During the school holidays, we will distribute via Compass an Anzac Day Liturgy PowerPoint and activities for families to commemorate this special day at home.
Enrolments for 2021 have now opened. If you have a child starting Kindergarten next year please contact the office for an enrolment pack. If you know of any families with a 2021 school-age child please ask them to contact us to arrange for an enrolment pack to be sent to them.
The Diocese of Maitland Newcastle is very conscious of the significant financial impact COVID-19 is having on our families. Our number one priority is to support our families through this crisis and ensure your child has stability in Catholic schools. For ease of access we have attached the CSO website
In order to assist we are taking the following measures:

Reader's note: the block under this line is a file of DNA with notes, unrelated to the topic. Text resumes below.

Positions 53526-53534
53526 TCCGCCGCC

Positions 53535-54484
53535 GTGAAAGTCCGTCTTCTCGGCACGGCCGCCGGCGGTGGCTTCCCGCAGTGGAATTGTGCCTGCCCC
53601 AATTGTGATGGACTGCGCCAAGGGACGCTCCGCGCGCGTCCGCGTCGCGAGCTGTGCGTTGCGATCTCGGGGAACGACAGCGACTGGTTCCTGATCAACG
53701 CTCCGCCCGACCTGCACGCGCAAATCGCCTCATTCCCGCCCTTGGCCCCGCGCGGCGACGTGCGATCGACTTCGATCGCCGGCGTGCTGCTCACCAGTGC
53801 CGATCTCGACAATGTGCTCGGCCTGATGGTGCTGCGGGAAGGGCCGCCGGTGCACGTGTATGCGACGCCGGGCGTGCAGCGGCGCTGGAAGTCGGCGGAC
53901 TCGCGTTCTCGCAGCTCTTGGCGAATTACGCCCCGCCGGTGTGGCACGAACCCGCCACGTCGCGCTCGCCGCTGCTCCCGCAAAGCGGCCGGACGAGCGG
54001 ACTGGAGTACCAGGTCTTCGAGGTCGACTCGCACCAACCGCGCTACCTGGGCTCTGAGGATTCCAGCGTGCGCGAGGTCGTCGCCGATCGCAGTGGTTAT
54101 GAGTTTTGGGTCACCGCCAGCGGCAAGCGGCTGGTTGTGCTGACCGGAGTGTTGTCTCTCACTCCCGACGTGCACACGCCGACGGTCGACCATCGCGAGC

Part A –Defer Payment of School Fees until July 2020
To access this deferment, we refer you to our website where you can click on the link called ‘COVID-19 School Fee Deferral’. Please complete the form and submit it. Please ensure you complete all relevant fields thereby enabling us to monitor your postponed payment.
Fee payer’s postponement of school fee payments will include:
- CDF direct debit – contact the CDF (4979 1163)
- Centrelink - parents will need to contact Centrelink directly.
- BPay – suspend payment from your bank account.
Acknowledgement of postponement of fees will be recorded by the school as soon as practicable.
Part B – Request for COVID-19 School Fee Concession
In instances of ongoing financial hardship, fee payers can apply for a fee concession. This concession is accessed via the CSO website by clicking on the link called ‘COVID-19 School Fee Concession’.
Families are encouraged to complete this form if they require financial assistance.
Where to find the COVID 19 Fee Relief Forms